Since about a year, every now and then I read of a collegue working in the industry that is thinking about leaving commercial works behind and taking the fine art /gallery route.
I can well understand the appeal : leaving behind a specific genre and paint ‘what I like’, with no deadlines, no Art Director – sent assignements , no ‘I’d like the composition of n.1, the palette of n.2 and the point of view of n. 6, may I have the new sketch tomorrow?’, setting one’s own prices, coming back to working with ‘real’ paint and being able to hold an original in one’s hands once more.
Besides… as some say and some more or less imply, shedding the ‘mercenary’ label to enter the ranks of ‘real’ artists, those who paint for art’s sake and do not accept assignements to meet the basic need to put food on the table.
As I said, I understand the appeal, fact is that I don’t find it that realistic.
I’ve seen the gallery route close and personal, given that my mother has done quite a few exibitions before deciding to go the private-commission way. Admittedly I don’t know how things are outside Europe, but I don’t believe they are that different (I’ll be happy to be proven wrong, though).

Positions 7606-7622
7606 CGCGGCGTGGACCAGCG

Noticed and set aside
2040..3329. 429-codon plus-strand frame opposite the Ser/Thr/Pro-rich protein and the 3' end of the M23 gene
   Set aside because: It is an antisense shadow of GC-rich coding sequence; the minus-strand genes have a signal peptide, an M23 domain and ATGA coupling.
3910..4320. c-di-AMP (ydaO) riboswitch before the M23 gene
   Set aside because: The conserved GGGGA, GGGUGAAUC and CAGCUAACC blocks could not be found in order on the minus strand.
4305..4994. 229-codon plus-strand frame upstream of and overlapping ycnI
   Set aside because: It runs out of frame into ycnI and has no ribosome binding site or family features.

An art gallery is a businness: it has a space, which costs, either as initial investment or as monthly rent, it has personnell that must be paid, it needs a name and a reputation and that means events, PR and advertising.
I remember an exibition of art of the ‘90s by Veronese painters. At the vernissage there was an introductory lecture held by an history of art professor , a critic and a well-known local gallery owner. When it was time for questions, a member of the public asked the gallery owner about ‘how can art be defined’, the answer was immediate and assured : “What sells is art”.
Galleries want to sell, that often means following the trend that’s ‘cool’ at the moment, it means that a newbie has either to be introduced by someone or to strike the owner’s fancy as ‘sellable’ (either by style or by some quirk of personality or bio) in which case, of course, a good percentage of the sale price goes to the gallery, or has to rent gallery space investing personal money in the hope to recup expenses, and possibly earn something, with sales.
Even more, an exibition is a deadline, one for which the painter works for months on end, even a year or more, to produce the 20 – 30 pieces that will be shown, with no guarantee whatsoever that even one of them will be sold.
Frankly this mercenary likes much better trying to make a name for himself in the game industry and painting some originals on the side (time allowing) for direct sale to fans and collectors…